The uproar over Team Sky (especially Wiggins) and “legal cheating” via drug exemptions

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According to many, Wiggins is being dragged to the finish in a race he eventually won, but was in some ways overshadowed by Chris Froome.

In a Facebook group devoted to doping in professional cycling, the latest hot topic is the release of data showing Bradley Wiggins, winner of the 2012 Tour de France, took a very powerful drug (Kenacort) prior to the race, to treat asthma. Kenacort is generally a drug of last resort due to various side effects, some of which, interestingly, are very beneficial to a cyclist (such as causing weight loss in a fairly short period of time, while preserving muscle mass). Did Wiggins actually need Kenacort, given no visible evidence that he suffered from Asthma? By the way, a “TUE” is a medical exemption that allows an athlete to use an otherwise-banned medication. ¬†Below is my response, based on personal experience with lungs that don’t work as they should. –Mike

There are some of us who wonder if it wouldn’t be so bad if our breathing issues could be made better by something requiring a TUE. Singulair is permitted, but brings me up to only 29% normal lung function (25/75% exhale test). Adding Albuterol gets me to 50%. Both are allowed without a TUE. If something was available that could get my lungs to function closer to norm, say 75% (100% would seem unreachable, but I can always dream), you’re saying if I was racing at a high level, I shouldn’t be allowed a TUE?

For perspective, I have never, ever had a debilitating “attack.” Never had to use a “rescue” inhaler to function. I just sound like a steam engine when climbing. I can go all day at 80% but when the road tilts upward I am so friggin’ hosed. People like me don’t fit into any classic view of an asthma sufferer. I “hide” it because my overall level of conditioning is so much higher than a “normal” person. But I only have 18 seconds of max power to deal with before going everything catches up to me, and it takes a longer time than it should to recover.

So what’s my point? Just that Wiggins, and others, might suffer from Asthma which is *not* exercise-induced, *not* controllable by normal meds, and *not* obvious to the casual observer. The belief that TUEs should be outright banned is a position I might have supported a few years ago, but as I’ve learned more about my own condition, I’ve become more sympathetic to the need for exemptions in some cases.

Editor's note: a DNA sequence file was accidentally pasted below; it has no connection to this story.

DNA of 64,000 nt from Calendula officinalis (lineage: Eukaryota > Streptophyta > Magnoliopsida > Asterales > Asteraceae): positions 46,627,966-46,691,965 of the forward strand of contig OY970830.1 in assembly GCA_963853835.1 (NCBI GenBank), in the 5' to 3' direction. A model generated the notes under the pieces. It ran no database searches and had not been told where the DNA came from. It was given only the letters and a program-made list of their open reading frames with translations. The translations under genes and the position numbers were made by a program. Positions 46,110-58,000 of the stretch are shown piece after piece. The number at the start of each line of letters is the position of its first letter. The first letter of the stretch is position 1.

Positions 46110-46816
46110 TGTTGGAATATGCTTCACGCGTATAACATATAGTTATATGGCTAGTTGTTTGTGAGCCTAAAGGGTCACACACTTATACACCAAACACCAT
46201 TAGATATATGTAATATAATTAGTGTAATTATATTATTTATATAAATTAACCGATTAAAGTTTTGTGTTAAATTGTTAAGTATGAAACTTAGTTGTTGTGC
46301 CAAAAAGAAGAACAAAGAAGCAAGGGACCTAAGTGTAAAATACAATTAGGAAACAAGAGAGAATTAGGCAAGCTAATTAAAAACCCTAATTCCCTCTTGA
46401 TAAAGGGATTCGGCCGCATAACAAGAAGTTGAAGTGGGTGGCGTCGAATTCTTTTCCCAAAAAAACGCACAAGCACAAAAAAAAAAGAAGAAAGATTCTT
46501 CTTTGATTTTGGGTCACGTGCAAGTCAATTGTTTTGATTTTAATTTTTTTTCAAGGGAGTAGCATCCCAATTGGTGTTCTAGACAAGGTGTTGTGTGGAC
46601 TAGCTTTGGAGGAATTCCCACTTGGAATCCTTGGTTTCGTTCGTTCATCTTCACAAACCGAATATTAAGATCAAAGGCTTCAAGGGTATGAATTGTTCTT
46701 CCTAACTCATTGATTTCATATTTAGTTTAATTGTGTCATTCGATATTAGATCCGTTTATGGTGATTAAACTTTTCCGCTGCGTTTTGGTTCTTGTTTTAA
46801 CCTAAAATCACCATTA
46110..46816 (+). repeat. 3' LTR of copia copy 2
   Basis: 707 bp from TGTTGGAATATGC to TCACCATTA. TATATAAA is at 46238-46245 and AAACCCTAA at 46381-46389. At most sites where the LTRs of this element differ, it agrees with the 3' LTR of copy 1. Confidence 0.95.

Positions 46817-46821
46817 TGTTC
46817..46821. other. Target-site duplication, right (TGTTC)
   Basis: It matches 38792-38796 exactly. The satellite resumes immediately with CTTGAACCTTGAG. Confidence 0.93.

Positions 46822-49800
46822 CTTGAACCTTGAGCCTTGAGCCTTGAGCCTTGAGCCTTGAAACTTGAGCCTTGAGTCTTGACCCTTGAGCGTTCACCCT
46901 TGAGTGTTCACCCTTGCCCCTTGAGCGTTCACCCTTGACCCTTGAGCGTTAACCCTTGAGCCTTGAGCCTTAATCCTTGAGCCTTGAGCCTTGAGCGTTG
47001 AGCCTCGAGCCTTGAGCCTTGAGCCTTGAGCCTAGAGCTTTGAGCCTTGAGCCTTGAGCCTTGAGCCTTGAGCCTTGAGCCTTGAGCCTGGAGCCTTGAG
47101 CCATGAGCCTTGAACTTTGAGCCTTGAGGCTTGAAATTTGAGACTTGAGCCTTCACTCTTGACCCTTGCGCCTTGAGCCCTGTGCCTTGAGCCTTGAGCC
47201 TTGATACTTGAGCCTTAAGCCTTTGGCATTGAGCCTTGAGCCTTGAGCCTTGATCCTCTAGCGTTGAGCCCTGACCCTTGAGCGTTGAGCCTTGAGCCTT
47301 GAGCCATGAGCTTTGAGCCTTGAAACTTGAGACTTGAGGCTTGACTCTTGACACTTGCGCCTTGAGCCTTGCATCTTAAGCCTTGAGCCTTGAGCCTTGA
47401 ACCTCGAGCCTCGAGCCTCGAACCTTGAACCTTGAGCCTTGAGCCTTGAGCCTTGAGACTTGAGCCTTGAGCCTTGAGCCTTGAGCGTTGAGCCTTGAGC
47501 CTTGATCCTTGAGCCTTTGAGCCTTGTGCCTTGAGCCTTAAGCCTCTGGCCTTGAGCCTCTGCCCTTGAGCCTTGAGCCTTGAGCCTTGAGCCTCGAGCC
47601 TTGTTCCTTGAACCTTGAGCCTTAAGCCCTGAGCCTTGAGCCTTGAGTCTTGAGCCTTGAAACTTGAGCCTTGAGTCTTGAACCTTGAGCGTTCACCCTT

TUEs shouldn’t be handed out like candy. There should be independent testing before and after of relevant criteria, and when you have something like Kenacort, with powerful and likely performance-enhancing side effects, perhaps an outright ban might be appropriate. But there may be more room for empathy and allowed practical use, in some cases, than evidenced by the present uprising.

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Catch-up day (Tuesday & Thursday rides)

Emerging from the fog on Kings
Emerging from the fog on Kings
Never got around to writing about Tuesday’s ride! Warm enough no need for leg warmers, had JR, Kevin, Kevin, Mark P, Karen and Marcus with us. Kevin (younger Kevin, not the pilot) was a bit apprehensive about being out there; hadn’t slept too well the night before after breaking up with his girl friend a day before. By the end of the ride Kevin was feeling much better about things.

This morning… didn’t go quite so well. We had JR, Karen and Scotty and younger Kevin. Younger Kevin started feeling pain in his side after starting up Kings, and it got progressively worse as he climbed. I sent everyone else on up ahead and rode with Kevin as far as the clearing before deciding turing around and heading back made sense, because otherwise, at his pace, we wouldn’t finish the ride for a day or two. I suspect that Kevin’s still feeling the effects of his breakup… I think he’s feeling better about the world each day that passes, but I can remember what it was like, way way way back in the day.

Meantime, I’m left with wondering how beautiful it must have been up on Skyline this morning! Very rarely do I ever start up a hill and turn back. Hate that.

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